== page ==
3. Introduce the new thinking skill with an all class discussion.
Start with a whole class discussion. Ask these questions and encourage responses with specific examples.
–What does significance mean to you?
–What matters to you?
–Why does it matter to you?

4. Brainstorm a list of synonyms for significance – Make sure one of them
is value.
–Discuss the general meaning of significance in things, situations, actions and people that are significance.

5. Individual Work – Display this picture on the ELMO
–Have students write one thing that is valuable to them.
–Then have them write one thing that they think is valuable about themselves.
–Have students brainstorm individually
–things, situations, or places that have significance to them.
–choose as many students as want to share.

6. Ask students the following question and choose as many students as want to share.
–What did you learn about considering significance?
–How hard was it to come up with what you have done that is significance?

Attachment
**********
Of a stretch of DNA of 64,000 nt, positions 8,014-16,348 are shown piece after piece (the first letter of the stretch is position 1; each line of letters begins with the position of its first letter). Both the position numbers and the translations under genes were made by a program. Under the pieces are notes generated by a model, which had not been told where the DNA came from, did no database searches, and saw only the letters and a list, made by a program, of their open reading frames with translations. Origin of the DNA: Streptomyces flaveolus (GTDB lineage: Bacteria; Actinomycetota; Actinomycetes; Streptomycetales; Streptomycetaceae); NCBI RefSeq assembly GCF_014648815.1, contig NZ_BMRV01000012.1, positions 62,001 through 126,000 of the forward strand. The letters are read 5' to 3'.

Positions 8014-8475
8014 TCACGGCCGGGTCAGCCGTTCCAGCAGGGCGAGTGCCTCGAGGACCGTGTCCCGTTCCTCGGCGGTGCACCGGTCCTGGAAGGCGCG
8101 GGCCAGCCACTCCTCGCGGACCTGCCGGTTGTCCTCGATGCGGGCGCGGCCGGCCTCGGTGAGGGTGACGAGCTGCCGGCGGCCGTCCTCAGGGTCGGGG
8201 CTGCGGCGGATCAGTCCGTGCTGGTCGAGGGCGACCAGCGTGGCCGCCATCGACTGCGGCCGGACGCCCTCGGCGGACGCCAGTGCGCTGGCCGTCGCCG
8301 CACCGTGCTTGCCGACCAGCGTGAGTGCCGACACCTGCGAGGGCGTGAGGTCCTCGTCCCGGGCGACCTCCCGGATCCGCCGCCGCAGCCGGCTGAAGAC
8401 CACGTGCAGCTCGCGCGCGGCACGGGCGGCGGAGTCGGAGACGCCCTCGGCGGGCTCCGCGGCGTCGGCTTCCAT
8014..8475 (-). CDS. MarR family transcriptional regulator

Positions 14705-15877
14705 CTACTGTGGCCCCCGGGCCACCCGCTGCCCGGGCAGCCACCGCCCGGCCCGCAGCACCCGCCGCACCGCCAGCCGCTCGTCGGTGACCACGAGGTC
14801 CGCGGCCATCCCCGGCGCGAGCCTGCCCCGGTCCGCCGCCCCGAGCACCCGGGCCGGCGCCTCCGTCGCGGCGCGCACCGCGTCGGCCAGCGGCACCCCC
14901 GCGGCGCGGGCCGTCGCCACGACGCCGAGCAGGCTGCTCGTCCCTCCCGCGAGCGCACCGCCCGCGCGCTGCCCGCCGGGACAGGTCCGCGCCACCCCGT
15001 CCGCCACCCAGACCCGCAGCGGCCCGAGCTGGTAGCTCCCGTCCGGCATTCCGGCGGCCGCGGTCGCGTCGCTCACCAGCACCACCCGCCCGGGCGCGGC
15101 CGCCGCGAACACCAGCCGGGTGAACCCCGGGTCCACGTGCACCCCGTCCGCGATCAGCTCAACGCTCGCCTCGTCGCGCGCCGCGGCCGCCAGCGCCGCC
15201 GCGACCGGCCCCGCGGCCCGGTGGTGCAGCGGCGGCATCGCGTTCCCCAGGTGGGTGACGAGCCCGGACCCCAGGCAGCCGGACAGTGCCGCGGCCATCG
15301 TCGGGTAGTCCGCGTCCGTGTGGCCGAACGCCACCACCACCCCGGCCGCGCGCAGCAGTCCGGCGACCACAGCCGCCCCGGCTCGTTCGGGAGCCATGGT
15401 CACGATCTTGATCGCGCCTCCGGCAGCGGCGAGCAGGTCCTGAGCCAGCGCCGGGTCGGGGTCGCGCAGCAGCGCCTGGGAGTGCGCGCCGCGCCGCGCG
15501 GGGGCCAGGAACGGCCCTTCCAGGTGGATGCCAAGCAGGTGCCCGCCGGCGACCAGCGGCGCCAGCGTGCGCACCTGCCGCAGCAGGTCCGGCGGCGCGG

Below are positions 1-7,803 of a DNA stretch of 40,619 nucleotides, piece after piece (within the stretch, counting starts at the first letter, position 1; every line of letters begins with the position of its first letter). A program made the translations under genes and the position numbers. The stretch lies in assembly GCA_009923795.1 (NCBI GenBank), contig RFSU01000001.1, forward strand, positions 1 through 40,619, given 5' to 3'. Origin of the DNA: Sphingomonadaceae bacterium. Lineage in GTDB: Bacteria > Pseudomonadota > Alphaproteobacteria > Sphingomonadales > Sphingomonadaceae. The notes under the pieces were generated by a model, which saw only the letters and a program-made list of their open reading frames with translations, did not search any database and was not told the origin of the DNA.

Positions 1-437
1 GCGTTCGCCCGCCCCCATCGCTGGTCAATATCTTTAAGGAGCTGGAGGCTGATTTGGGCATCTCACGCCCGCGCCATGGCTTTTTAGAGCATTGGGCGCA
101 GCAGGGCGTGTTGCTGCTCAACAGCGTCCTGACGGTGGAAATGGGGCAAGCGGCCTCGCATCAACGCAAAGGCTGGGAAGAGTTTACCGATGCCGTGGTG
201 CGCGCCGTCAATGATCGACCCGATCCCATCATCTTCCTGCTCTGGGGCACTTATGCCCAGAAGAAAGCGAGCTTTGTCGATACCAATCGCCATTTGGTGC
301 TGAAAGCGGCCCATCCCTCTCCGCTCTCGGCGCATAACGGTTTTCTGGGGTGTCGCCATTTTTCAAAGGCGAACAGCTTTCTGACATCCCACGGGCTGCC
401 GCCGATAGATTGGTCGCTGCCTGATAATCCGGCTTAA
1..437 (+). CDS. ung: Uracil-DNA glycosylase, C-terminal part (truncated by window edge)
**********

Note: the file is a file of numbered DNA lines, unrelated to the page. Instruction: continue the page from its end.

–What most did you learn about significance?

7. End the lesson by having students write a paragraph. Have them write about the questions discussed in class. Remind them they are to write about what they learned about the skill of “Considering Significance”. Perhaps they can describe an experience that was significant to them and how they felt about it. How did this significance affect the way you continued to work?

Be sure to walk around as students are writing, and observe their responses while prompting them for specific details where needed.

8. Collect paragraphs from students who want you to share what they have written, and put them in one stack. Put the others in a second stack. Assure students whose paragraphs you will read that you will not read aloud their names unless they have let you know it is okay to do so.

9. On Grading: You can collect them and count them as participation points for daily grades, and have students file them in their writing portfolios daily. Then they can revisit them each week to monitor their understanding. Or you can let students keep them as a reminder of what they are learning throughout the week, and have them turn the paragraphs in each week or file them weekly and turn them all in at the end of each quarter. No matter how you assess these paragraphs, you will have gotten the students thinking about their thinking.

And that’s the objective!